Monday 4 December 2017

Better error logging with with error wrapping

This December, why not give the gift of better error logging?

For a while I have thought that the functionality provided by the stdlib errors package in the standard library was insufficient. One issue with errors is that they lack the context, namely stack information, that say, an exception would provide in another language. With the stdlib package, you can see the line number where an error is logged but you cannot see where the error was generated which is usually more important. This is because good error handling practice is to log the error at its highest level of propagation, but it is here where it is most far removed from the site of the error generation. You do get the string that is set when the error is generated but these can often be dynamically generated or reused in multiple places so they are no replacement for a stack trace.

This problem can be resolved by use of the third party pkg/errors package This package was designed to be used as a drop in replacement for the stdlib errors package, providing a superset of the stlib package's functionality.

pkg/errors provides some functions that can annotate errors with stack information and messages at certain levels of the stack. New, Wrap and WithStack all annotate an error with stack information whilst Wrap also enables you to provide a message relevant to that level of the stack. WithStack and Wrap are smart enough, using the runtime package to examine an error and work out where it was generated even after that function has returned, which is useful if you have no control over the code that generates the error. Where you do it is best to annotate the error at generation to be sure that you don't forget to do it.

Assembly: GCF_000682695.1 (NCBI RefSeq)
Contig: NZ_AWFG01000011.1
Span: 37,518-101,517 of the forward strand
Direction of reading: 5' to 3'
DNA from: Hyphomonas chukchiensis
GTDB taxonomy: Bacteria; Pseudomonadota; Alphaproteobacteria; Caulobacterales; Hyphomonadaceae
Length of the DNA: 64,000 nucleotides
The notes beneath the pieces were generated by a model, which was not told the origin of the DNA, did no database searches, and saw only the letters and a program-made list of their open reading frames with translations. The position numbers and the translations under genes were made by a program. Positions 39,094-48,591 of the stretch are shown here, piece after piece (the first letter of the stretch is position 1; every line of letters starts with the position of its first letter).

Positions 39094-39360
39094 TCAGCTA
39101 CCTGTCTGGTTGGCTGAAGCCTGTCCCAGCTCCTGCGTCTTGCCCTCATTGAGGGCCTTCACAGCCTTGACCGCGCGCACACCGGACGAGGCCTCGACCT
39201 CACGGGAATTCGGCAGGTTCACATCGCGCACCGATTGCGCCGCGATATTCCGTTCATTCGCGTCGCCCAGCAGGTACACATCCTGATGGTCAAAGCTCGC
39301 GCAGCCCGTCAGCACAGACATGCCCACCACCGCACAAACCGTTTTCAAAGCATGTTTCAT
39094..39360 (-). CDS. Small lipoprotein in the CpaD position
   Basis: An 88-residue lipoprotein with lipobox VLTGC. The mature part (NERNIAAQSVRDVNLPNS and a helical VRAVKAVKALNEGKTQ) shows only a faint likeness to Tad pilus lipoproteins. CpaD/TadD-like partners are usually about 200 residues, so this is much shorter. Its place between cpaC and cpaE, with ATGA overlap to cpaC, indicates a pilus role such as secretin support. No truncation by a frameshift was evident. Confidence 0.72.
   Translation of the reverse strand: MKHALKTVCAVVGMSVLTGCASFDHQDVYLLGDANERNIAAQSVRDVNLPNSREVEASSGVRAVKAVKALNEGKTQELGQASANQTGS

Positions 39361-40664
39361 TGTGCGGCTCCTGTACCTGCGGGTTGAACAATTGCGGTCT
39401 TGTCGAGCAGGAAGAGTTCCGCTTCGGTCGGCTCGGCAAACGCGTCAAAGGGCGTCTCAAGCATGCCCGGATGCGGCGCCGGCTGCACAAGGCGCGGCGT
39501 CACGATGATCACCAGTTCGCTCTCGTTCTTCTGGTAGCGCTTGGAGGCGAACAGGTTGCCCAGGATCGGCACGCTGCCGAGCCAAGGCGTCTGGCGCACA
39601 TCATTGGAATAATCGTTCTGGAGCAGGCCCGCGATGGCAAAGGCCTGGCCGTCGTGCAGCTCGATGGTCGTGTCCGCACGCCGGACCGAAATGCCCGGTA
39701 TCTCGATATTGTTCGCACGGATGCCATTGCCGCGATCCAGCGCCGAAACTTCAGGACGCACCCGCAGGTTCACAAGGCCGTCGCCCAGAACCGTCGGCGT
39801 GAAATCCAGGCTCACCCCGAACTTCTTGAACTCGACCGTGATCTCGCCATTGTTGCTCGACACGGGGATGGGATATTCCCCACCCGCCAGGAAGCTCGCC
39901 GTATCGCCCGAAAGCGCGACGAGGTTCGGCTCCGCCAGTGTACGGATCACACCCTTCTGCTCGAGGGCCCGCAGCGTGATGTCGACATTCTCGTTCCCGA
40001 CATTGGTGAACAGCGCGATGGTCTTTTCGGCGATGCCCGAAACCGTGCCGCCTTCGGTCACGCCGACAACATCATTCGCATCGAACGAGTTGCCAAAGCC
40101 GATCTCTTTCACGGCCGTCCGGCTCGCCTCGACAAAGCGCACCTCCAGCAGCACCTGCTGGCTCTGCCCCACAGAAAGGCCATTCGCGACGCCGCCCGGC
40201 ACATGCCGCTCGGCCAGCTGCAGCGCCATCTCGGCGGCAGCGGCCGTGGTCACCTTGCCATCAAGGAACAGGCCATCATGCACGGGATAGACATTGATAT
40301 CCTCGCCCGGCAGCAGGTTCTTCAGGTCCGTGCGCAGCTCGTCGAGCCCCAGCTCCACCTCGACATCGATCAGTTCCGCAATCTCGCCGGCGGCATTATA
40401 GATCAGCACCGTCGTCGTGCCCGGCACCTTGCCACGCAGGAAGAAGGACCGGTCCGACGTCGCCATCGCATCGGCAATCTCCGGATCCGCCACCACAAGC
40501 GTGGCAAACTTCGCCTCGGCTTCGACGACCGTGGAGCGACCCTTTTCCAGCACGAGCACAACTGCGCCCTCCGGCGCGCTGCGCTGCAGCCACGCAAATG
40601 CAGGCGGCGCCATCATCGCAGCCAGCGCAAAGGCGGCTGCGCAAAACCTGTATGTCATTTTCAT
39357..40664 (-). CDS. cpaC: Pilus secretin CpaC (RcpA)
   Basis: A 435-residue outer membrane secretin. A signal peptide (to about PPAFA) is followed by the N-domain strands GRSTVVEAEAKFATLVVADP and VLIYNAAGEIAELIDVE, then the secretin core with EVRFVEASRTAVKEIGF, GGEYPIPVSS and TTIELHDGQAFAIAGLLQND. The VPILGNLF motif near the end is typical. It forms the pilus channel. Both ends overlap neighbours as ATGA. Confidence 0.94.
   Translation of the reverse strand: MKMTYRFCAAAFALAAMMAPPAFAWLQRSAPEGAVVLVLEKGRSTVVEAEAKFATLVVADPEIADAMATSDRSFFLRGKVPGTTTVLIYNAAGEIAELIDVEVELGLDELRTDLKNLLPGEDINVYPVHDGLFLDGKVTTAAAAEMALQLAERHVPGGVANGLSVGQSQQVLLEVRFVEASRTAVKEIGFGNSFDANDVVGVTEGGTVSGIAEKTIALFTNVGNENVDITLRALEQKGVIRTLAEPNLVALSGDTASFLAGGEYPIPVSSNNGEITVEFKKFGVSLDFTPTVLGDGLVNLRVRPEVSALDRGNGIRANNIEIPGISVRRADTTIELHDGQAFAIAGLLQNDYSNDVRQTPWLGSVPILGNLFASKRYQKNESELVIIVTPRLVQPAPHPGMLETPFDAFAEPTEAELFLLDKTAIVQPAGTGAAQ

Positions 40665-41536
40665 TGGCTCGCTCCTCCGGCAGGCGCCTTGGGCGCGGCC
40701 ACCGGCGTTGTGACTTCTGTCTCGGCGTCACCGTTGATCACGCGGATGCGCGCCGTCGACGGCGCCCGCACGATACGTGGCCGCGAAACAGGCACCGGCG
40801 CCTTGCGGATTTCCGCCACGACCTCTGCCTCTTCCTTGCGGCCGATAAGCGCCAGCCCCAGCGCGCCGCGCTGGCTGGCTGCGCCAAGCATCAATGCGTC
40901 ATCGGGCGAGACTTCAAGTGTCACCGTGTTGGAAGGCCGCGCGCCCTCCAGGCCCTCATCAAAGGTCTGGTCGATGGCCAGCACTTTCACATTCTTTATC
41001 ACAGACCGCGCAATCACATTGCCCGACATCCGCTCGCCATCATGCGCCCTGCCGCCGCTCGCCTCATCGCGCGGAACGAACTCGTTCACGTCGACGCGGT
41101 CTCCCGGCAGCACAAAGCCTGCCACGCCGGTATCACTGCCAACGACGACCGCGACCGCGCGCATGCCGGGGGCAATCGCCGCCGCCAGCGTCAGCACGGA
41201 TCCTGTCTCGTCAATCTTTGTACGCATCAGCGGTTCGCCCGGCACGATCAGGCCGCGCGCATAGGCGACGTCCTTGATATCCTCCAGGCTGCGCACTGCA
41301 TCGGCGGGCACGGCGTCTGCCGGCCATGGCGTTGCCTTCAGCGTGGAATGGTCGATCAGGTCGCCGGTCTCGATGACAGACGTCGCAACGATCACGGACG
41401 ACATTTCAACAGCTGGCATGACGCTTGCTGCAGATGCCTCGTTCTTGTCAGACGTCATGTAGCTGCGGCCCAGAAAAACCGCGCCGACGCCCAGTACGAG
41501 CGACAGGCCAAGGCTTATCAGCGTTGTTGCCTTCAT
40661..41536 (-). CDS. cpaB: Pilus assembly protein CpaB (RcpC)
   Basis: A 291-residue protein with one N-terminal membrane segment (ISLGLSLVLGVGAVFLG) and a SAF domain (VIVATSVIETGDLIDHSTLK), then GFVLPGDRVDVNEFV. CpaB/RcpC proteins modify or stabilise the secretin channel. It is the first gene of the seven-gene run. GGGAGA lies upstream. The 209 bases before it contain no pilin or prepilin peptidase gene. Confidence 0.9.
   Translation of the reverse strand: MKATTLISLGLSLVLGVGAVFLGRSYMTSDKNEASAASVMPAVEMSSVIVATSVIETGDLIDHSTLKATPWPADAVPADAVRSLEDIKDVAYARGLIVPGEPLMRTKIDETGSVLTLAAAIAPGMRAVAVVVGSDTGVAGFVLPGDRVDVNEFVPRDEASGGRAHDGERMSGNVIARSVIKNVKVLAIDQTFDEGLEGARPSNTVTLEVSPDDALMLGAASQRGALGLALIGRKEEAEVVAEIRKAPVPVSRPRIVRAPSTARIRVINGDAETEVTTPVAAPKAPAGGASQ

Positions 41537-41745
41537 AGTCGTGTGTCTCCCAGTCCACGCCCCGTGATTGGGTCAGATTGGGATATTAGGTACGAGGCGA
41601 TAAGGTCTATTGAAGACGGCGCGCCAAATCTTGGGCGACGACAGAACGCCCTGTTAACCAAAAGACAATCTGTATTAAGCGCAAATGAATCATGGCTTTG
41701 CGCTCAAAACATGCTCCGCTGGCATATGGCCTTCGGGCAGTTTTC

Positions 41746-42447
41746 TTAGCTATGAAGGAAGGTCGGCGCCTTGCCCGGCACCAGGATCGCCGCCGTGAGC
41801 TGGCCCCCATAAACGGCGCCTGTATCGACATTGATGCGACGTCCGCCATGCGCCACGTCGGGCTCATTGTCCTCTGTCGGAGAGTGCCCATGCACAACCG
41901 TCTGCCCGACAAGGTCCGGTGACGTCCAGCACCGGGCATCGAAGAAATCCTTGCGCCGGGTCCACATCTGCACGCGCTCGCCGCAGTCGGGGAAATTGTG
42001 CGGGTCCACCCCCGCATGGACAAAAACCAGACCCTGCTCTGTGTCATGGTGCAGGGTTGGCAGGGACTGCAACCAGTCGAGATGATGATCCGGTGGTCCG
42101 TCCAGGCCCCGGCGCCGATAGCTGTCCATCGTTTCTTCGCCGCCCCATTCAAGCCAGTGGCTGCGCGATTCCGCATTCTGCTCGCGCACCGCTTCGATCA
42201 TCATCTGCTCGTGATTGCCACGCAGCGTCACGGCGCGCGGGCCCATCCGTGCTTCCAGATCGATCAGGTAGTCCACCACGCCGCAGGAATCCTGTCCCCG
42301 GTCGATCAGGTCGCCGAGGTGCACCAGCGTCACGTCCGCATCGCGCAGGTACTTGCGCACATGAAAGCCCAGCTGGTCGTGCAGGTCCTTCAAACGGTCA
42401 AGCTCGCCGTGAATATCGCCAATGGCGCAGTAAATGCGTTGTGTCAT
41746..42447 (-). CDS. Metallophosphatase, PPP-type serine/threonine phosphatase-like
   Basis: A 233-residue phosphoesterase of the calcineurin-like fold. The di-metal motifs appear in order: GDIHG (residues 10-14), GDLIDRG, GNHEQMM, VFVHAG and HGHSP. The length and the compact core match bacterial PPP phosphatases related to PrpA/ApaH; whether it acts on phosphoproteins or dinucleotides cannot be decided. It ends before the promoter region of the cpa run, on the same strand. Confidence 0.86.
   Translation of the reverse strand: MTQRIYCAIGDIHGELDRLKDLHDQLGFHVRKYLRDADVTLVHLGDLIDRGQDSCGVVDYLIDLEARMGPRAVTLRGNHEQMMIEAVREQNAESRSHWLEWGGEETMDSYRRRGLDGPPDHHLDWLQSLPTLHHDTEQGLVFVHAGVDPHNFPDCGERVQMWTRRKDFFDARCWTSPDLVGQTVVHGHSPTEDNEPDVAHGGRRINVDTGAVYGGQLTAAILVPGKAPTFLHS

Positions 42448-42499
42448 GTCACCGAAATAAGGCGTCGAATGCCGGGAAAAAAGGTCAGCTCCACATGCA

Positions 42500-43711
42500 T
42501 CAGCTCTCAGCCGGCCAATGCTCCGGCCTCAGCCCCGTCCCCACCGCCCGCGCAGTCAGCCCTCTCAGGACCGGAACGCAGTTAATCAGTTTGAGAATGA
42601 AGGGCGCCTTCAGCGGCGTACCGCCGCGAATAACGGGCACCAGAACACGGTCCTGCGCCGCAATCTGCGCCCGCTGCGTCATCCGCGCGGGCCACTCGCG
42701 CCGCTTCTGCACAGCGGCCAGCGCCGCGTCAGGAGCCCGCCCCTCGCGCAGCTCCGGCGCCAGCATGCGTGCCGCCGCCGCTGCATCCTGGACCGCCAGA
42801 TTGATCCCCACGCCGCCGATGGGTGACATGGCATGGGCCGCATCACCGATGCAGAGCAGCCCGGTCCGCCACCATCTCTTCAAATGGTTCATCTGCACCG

Here is an example which demonstrates annotating an error with stack information at generation and providing a contextual message at another point of the call stack. What's so great about pkg/errors is that it is instantly swappable with the stdlib package so you can enrich your errors with a one line import change!

Pretty cool, huh, happy wrapping!